Although these lists may seem daunting, the boat had good “bones” and very high potential to be a fine yacht again. The interior was in excellent condition. The engines had low hours; a lot of mechanical upgrades had been done in the last 5 years. Fuel and water tanks were in good condition despite their age and the shafting system was good for many more years of inland cruising.

This boat had some excellent maintenance reduction and upgrade items already finished. It had new heads, refrigerator, freezer, stove, and icemaker. Holding tank components had been upgraded making it an odorless boat!

Some of the other upgrades the owner had done in the 5 years before the sale included:

  • 2018 – New Hot Water Heater – Kuuma 11 Gallon
  • 2018 – New Accumulator Tank
  • 2019 – New Swim Platform
  • 2019 – Windlass Rebuilt
  • 2020 – New Engine Mounts on Starboard Engine
  • 2020 – New Water Pump Starboard Engine
  • 2021 – New Bilge Pumps and wiring
  • 2021 – New Electric Heads fore and aft – Raritan & Jabsco
  • 2022 – New Fuel Pump on Port Engine
  • 2022 – New Oil Cooler lines on the Port Engine
  • 2022 – New Batteries – (6) 4D Wet Cell

Here is an excerpt from the listing in Yacht World.

1984 Grand Banks 42 Classic

Our Case Study is a 1984 Grand Banks 42 Classic, with low engine hours, built with a solid fiberglass hull and superstructure, the GB 42 Classic was designed and built for safety, stability, and long-lasting quality on the water. What also sets Our Case Study apart from other GB 42s of the same vintage is the condition of the interior and accommodations. The teak parquet cabin sole and all the interior teak joinery are in good condition. There are updated appliances in the galley and new electric toilets in both heads. New memory foam mattresses on both aft berths and new cushions with new upholstery throughout the salon and in the V-berth show the owner’s attention to comfort and livability. The owner has also invested in new cushions for the flybridge seating.

Grand Banks Maintenance Reduction 5

As is sometimes the case in selling a 40-year-old boat, there was a hiccup on the buyer’s survey. The good news was that all the work had increased the condition assessment on the boat to “Above Average”. Buyer interest was strong, and an offer was eventually worked out but the surveyor identified a section of the flybridge deck that had high moisture on his meter. This is the first time this problem has been identified by our yard and is unusual for a Grand Banks of this vintage. The flybridge decks have a large amount of camber to facilitate quick water drainage to the main deck. This area is also often shaded by a bimini top which reduced the damage the teak deck receives. coreCore samples were taken to, identify the suspect areas and those were rebuilt from inside the salon.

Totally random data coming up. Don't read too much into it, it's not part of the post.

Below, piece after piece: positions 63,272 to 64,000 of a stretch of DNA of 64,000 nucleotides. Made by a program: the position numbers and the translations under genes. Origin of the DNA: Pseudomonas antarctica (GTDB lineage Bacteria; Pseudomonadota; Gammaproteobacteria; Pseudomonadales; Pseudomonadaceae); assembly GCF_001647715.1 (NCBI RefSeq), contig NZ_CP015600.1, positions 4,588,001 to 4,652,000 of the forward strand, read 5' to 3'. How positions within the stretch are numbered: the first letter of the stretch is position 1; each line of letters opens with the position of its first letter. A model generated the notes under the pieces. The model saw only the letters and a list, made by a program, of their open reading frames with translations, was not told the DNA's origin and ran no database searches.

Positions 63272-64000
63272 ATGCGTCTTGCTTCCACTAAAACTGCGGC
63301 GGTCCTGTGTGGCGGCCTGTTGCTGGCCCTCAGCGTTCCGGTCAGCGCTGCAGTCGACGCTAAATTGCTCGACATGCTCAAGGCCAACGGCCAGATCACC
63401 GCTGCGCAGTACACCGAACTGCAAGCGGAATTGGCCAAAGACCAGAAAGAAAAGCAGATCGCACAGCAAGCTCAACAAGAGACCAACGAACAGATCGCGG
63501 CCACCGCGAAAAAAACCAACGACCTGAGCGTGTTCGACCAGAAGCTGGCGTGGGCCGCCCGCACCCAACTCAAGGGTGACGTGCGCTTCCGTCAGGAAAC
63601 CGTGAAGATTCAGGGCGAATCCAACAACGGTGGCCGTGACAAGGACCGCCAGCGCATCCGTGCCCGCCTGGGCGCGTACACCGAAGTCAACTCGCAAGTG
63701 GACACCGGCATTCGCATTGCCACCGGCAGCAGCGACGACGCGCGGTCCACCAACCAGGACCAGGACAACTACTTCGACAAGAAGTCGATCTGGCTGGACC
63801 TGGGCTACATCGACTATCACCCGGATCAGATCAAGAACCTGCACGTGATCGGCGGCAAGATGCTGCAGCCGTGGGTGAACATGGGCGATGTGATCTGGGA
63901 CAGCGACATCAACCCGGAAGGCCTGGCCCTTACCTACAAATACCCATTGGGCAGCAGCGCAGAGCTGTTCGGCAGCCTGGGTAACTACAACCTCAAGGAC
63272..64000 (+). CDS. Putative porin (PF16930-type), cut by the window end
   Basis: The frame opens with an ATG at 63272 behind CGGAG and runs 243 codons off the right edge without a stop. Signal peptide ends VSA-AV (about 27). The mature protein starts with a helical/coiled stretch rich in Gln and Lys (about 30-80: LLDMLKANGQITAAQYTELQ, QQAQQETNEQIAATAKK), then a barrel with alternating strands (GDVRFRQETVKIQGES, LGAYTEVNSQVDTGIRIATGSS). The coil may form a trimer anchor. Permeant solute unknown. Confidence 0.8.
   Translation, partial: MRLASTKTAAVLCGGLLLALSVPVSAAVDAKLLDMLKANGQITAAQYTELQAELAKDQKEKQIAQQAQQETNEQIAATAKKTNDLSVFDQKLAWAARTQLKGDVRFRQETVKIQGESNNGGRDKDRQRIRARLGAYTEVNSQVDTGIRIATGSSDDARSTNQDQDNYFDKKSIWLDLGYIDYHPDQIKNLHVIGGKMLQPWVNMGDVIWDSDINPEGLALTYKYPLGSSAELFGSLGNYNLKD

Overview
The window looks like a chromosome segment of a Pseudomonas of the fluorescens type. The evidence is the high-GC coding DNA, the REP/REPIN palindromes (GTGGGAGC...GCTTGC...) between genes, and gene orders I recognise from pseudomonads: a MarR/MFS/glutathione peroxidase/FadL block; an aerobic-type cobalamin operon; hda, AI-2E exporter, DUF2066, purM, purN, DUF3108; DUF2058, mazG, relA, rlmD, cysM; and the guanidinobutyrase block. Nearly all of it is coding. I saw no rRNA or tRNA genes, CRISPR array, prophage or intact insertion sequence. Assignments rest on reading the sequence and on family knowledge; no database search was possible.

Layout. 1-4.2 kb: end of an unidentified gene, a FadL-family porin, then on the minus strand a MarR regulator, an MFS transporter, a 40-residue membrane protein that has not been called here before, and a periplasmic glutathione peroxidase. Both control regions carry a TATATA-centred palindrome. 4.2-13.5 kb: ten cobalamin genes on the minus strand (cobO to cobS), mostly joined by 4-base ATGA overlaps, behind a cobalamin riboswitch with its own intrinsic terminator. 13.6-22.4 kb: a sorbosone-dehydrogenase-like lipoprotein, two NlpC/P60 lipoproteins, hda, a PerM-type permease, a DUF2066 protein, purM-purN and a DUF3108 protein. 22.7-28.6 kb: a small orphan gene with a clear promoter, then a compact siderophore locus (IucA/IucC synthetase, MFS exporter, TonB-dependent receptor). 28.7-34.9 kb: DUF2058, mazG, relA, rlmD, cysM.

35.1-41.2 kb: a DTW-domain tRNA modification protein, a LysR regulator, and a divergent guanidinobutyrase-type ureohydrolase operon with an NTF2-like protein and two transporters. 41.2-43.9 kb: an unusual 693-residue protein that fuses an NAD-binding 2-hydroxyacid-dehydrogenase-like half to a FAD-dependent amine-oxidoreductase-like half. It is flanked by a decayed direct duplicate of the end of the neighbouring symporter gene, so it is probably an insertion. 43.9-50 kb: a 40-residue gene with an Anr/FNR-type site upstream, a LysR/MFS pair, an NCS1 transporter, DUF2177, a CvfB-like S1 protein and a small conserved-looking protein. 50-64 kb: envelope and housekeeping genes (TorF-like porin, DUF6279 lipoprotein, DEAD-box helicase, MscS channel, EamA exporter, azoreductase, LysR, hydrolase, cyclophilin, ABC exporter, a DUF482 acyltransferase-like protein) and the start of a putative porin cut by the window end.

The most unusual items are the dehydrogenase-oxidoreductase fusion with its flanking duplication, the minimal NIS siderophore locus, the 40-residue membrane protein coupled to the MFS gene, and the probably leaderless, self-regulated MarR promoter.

This was a successful sale even though it required a lot of work and some investment by both seller and buyer. wWe consider the pre-sale work to have been very successful. The improved condition found on the buyer’s survey was gratifying and did in fact result in an offer that met the seller’s goal. There is still a lot of work for the new buyer, but they will be getting a fine yacht in solid condition.

The main lessons from this case study are:

  1. Maintenance Reduction is always preferred to last minute work prior to a sale. The buyer will see the investment and the price will be higher. The owner will have less work to do while they own the boat. It’s win-win.
  2. Buying an older Grand Banks yacht can be a great investment. The replacement new value for this boat was over $750,000 and could easily have been over $1M. They deserve to be well maintained over their life. We are shooting for the “100 YEAR BOAT” through proper maintenance.
  3. If you want to sell your boat for “what you paid for it” then investment in maintenance reduction up front and sustained quality maintenance year after year will make that easy.

Contact us at Dickerson Harbor boatyard and The Oxford Yacht Agency at 410-822-8556